NAMB, 9Marks to host church revitalization conference

By Joe Conway 

WASHINGTON, D.C. – The North American Mission Board (NAMB) is partnering with the 9Marks collective, a network devoted to pastor support, church health and church planting, to host a church revitalization conference, Tues., Oct. 27 at Capitol Hill Baptist Church in Washington, D.C. 9Marks exists to equip church leaders with a biblical vision and practical resources for displaying God’s glory to the nations through healthy churches. 

The one-day event will feature 9 Marks president and Capitol Hill Baptist senior pastor Mark Dever. Also featured at the conference will be Mark Clifton, NAMB Church Replanting national strategist and Los Angeles church planter and urban strategist D. A. Horton, among others. Dever has written extensively on the subject of church health.

“You and I in this next generation have the opportunity to step in there and with the help of the Spirit of God to actually see churches turn around to see new life come into churches,” Dever said.

The four years since NAMB launched its Send North America strategy has brought renewed energy to Southern Baptist church planting and a focus on expanding the Gospel in some of the most influential population centers in the United States and Canada. The overall health of church plants, and planters, has improved with numerical evidence. Increased baptism rates, along with significant strides in church plant survival and missions giving, are hallmarks among the newest congregations.

Perhaps drawing less attention, but no less energy, is the issue of church health across the Southern Baptist Convention (SBC). That is where the Send North America emphasis of partnership over process has ignited a movement of church revitalization. Church planting centers and individual churches continue to see church health as critical to church planting. Unhealthy churches, experts agree, should not plant churches.

Clifton, a church planter with experience in Canada and the U.S., most recently help revitalize a dying congregation in Kansas City. He has been leading church revitalization gatherings for NAMB with Woodstock Baptist Church senior pastor Johnny Hunt for the past year. 

“A church that does not produce fruit is dying; even if the bills are being paid and people continue to attend,” said Clifton. “Each year over 900 SBC churches close their doors. Each week we plant 20 SBC churches and we close 17.”

Clifton said some of the common symptoms of unhealthy churches include valuing the process of decision making over the outcome, valuing member preferences over the needs of the unreached, the inability to pass leadership to the next generation and eventual irrelevance within their community.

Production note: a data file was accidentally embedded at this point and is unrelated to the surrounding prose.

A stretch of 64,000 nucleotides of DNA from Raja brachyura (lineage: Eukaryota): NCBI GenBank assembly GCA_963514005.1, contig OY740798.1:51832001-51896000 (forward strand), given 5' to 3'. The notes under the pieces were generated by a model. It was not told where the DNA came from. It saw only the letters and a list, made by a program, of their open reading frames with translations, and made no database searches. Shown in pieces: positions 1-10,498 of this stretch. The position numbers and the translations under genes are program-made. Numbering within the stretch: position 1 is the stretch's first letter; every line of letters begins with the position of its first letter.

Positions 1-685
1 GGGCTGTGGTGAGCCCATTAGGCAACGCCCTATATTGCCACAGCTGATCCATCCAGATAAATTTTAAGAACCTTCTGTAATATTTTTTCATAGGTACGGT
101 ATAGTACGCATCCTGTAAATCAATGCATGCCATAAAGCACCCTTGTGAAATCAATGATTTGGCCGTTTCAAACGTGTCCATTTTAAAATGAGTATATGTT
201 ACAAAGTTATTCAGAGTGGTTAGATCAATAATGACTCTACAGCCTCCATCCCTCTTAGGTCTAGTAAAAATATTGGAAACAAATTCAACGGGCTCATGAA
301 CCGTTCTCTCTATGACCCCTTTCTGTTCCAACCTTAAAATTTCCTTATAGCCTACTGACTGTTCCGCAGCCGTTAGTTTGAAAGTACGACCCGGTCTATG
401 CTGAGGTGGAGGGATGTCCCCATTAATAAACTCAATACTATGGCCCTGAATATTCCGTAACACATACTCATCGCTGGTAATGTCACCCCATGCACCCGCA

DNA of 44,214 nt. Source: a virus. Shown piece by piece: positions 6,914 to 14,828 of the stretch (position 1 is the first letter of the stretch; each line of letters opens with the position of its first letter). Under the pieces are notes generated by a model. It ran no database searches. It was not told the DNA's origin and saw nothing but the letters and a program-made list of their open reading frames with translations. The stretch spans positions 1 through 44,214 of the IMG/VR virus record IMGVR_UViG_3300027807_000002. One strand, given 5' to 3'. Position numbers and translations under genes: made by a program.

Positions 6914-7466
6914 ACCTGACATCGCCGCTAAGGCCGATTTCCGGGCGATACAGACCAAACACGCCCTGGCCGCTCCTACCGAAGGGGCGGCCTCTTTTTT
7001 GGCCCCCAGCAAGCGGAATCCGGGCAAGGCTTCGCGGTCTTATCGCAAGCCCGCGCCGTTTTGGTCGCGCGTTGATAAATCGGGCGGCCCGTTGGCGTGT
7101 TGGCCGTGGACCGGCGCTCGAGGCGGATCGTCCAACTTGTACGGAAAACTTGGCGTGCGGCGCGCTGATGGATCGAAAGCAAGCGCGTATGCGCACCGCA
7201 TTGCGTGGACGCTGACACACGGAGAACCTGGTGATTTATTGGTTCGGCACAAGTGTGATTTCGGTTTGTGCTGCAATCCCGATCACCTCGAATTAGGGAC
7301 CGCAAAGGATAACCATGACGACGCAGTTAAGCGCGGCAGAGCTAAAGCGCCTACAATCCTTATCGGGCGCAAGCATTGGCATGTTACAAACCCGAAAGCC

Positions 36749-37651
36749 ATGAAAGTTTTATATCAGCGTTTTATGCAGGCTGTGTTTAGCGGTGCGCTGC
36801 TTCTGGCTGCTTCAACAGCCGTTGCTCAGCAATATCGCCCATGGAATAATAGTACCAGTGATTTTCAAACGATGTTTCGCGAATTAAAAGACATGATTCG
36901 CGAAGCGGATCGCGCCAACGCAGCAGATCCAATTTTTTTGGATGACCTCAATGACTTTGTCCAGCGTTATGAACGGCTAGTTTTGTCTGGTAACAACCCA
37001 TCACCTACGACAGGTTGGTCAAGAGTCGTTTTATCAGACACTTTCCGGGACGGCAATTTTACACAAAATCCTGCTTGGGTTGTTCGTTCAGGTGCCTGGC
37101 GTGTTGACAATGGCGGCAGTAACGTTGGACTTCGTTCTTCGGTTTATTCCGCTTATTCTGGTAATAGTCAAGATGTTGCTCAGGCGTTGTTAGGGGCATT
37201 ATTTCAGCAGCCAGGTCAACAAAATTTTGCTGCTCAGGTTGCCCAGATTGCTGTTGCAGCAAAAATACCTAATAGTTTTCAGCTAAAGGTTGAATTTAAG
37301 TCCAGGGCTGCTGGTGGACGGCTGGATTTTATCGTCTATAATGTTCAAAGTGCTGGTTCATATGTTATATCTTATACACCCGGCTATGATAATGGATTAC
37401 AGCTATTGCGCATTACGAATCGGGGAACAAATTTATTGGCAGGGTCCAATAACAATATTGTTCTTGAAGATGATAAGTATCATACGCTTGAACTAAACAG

Churches which observe the warning signs should move toward more healthy practices in all these areas. Clifton recommends serious reflection and decisive action for planters hoping to help revitalize a congregation.

“They need to realize it is first and foremost it is spiritual warfare and prepare accordingly,” said Clifton. “Church planters need to love the remaining members and warm their hearts to the Gospel. They need to intentionally develop young men to build leadership.”

Clifton said simplification goes a long way to help churches turn back toward health. He encourages churches to re-engage their communities and serve them with radical generosity.

For more information about the 9Marks & NAMB Church Revitalization Conference, visit View a video invitation from Mark Dever at If you have a question about church revitalization, visit or email

Joe Conway writes for the North American Mission Board. 

Date Created: 9/4/2015 2:50:29 PM

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Georgia church embraces D.C.-area church planting

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By Sara Shelton 

By Sara Shelton 

WASHINGTON, D.C. – With nearly 5.8 million people living in the Washington, D.C., area, Send North America: D.C. city coordinator Clint Clifton knows local church planters can’t do it alone.

“To make any significant progress in Washington, D.C., it’s going to take a major commitment from partners,” Clifton explains.

Clifton and his team of planters at Send North America: D.C. have found their partners in the leadership and congregation of Cross Pointe Church in Duluth, Ga. Under the leadership of James Merritt, Cross Pointe pastor and former Southern Baptist Convention president, the staff and congregation have quickly come behind the D.C. initiative to see more churches planted in the area this year.

“Planting healthy, self-sustaining churches in urban areas like our nations capital will take a coalition of committed and connected churches,” explains Mark Maynard, missions pastor at Cross Pointe. “Our goal is to provide a way for churches of all sizes to partner in church planting in Washington, D.C.”